Vero Beach sets stage for near-40 percent tax hike
The City of Vero Beach has piled a wish list of items into its proposed 2015-16 budget and now it wants to hear from taxpayers how much they’re willing to fork out for city services and personnel to “keep Vero Vero.”
In a move that would bring in 38 percent more property tax dollars from Vero residents than the current rate of taxation, the City Council voted 3-2 last Wednesday to set a maximum tax rate that would support $1.7 million more in spending on salaries, benefits, road paving and capital improvements.
The new property tax rate, if set at the maximum approved, would be $2.64 per $1,000 in taxable property value. That's up 61 cents from the current rate of $2.03, and up 73 cents from the "roll-back rate" of $1.91 per $1,000 value that Vero would charge to bring in the same $4 million in property taxes as this past year.
The owner of a home in the Vero Beach city limits with a $500,000 taxable value, after homestead exemption, under the maximum tax rate could expect to pay $305 more to the city in the coming year than the tax bill received last fall. That's on top of county, school board and other taxes.
Vice Mayor Jay Kramer, who is running for the District 5 Indian River County Commission seat against the fiscal conservative incumbent, Commissioner Bob Solari, voted against the tax hike. Councilwoman Pilar Turner also dissented, calling the proposed increase in spending "untenable."
"You need to start with what do you really need, not what's nice to have," Turner said.
Mayor Dick Winger and Councilwoman Amelia Graves, who are both up for re-election in November, and Councilman Randy Old, voted in favor of the major tax increase.
"It's very painful for me," said Winger, who reminded his colleagues that he had tried to raise taxes incrementally last year and was outvoted. "I think we've got to look at a one-time fix. The revenues of this city are not sufficient to fund the services."
Old countered Winger's suggestion that more tax hikes would not be needed in coming years. "I actually think we've got more ahead of us. This is a first step in getting the city where it needs to be," Old said.
One key factor driving the need for more cash, throughout the three days of budget workshops, was Vero's aging and in some cases crumbling infrastructure. The budget includes $450,000 for capital improvements and purchases.
From roads to leaky buildings to recreation facilities in disrepair, the decades-old structures, plus the lack of maintenance during the lean years of the recession, resulted in a heap of costly, seemingly unavoidable fix-up projects piling up on the council's plate this year.
The amount Winger and the staff say is needed just to resurface the roads is $400,000. The bill for overhauling the Royal Palm Pointe fountain is expected to run about $85,000. The Community Center needs a new roof and other improvements, and Leisure Square needs major work to bring it back up to Vero standards.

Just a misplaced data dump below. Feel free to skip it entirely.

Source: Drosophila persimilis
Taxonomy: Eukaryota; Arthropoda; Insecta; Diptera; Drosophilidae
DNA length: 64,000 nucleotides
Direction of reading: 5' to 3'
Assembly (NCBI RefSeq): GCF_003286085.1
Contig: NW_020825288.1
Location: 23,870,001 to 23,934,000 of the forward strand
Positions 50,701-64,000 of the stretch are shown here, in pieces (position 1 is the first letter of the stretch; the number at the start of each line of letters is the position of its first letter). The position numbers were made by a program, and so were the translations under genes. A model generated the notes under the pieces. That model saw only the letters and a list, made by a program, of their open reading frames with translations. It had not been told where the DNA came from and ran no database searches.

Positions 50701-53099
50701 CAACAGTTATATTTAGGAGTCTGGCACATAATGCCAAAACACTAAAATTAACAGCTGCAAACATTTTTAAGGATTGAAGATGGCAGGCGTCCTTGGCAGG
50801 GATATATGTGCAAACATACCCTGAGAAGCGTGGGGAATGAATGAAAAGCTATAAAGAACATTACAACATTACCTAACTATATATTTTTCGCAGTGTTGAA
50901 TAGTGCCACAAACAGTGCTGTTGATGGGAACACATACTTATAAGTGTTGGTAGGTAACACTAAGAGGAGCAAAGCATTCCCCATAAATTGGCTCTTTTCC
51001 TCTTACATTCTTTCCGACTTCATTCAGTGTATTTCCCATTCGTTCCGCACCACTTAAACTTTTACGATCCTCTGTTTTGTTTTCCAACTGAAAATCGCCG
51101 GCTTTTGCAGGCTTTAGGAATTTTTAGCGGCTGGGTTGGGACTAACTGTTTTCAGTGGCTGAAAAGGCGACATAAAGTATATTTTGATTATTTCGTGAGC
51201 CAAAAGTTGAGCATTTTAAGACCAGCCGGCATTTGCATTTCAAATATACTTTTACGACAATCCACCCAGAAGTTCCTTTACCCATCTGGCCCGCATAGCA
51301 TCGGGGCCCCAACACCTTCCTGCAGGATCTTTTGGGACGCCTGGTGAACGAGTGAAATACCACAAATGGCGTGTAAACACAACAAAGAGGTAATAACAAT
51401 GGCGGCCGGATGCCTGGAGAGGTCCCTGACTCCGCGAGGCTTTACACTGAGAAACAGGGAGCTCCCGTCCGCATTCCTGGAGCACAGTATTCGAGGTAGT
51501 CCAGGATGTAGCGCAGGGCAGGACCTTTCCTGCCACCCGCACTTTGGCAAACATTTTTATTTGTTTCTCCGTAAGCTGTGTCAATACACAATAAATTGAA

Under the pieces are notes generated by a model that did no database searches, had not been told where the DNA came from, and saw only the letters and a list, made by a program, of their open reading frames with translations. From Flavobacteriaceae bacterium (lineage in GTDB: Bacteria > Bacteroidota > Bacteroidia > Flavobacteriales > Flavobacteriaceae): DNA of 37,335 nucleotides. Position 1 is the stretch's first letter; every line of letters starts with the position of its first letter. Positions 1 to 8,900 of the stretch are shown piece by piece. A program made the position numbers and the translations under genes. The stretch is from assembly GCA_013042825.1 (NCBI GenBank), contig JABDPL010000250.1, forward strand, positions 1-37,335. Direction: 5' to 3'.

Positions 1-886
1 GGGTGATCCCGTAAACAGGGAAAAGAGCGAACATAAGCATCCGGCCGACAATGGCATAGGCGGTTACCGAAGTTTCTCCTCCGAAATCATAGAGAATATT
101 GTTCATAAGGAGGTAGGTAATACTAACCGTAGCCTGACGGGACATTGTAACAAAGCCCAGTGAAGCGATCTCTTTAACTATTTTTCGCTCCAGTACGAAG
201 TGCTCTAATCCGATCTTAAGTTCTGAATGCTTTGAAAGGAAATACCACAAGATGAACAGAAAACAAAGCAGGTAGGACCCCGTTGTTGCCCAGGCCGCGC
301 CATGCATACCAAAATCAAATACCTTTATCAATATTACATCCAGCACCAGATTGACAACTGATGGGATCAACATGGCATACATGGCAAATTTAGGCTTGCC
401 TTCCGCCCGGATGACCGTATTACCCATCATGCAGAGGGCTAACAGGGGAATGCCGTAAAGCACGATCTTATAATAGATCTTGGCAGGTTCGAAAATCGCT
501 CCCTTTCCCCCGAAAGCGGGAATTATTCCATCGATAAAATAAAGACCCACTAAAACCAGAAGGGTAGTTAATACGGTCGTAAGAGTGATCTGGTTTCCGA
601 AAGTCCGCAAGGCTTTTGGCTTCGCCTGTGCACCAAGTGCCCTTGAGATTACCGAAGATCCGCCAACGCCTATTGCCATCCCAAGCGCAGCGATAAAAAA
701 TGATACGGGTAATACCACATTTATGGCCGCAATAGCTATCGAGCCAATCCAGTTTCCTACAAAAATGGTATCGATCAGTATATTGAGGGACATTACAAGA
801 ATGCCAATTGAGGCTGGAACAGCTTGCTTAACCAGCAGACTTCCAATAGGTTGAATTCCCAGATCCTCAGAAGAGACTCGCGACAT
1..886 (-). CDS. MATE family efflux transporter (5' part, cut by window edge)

Employees are set to receive 3 percent salary increases across the board. The total number of employees is scheduled to decrease, however, from 396 to 394, resulting in a net increase in payroll costs of $225,000.
Pile on increases in health premiums, plus a major change in the city's pension programs – freezing the defined-benefit plan and launching a defined contribution plan, but having to pay for both plans for the next dozen years. Pension costs are set to rise $450,000 from $5.29 million this year to $5.74 million next year.
“The city’s contribution towards the unfunded liability of the frozen Defined Benefit plan is $4.2 million, which is the same as the prior year. The city’s employer contribution to the Defined Contributions plan is 9 percent of salaries for existing employees and 7 percent for new hires,” the budget memo says.
Kramer cited the change in the pension plan, which he voted against in June and called "disastrous" on Wednesday, as one main reason why he couldn't vote for the tax rate increase as presented.
The budget also includes a 3 percent across-the-board salary increase for the city's nearly 400 employees, plus the addition of several new positions.
In response to calls for beefed-up police coverage in the beach zone and in Vero's mainland neighborhoods, the police department proposed adding two uniformed officers and a part-time parking enforcement officer come October.
The new officers, Police Chief David Currey said, would help keep a steady six officers at a time on duty, plus allow for patrols in the beach area that lifeguards have been asking for, some bicycle patrols and someone to patrol the river by boat – all activities that are limited by current staffing.
Only a few members of the public attended and spoke out at the workshops last week as the discussion was dominated by council members and city staff. But the city is hoping to have more citizen input at the two legally required public hearings at 5:15 p.m. Sept. 3 and Sept. 15.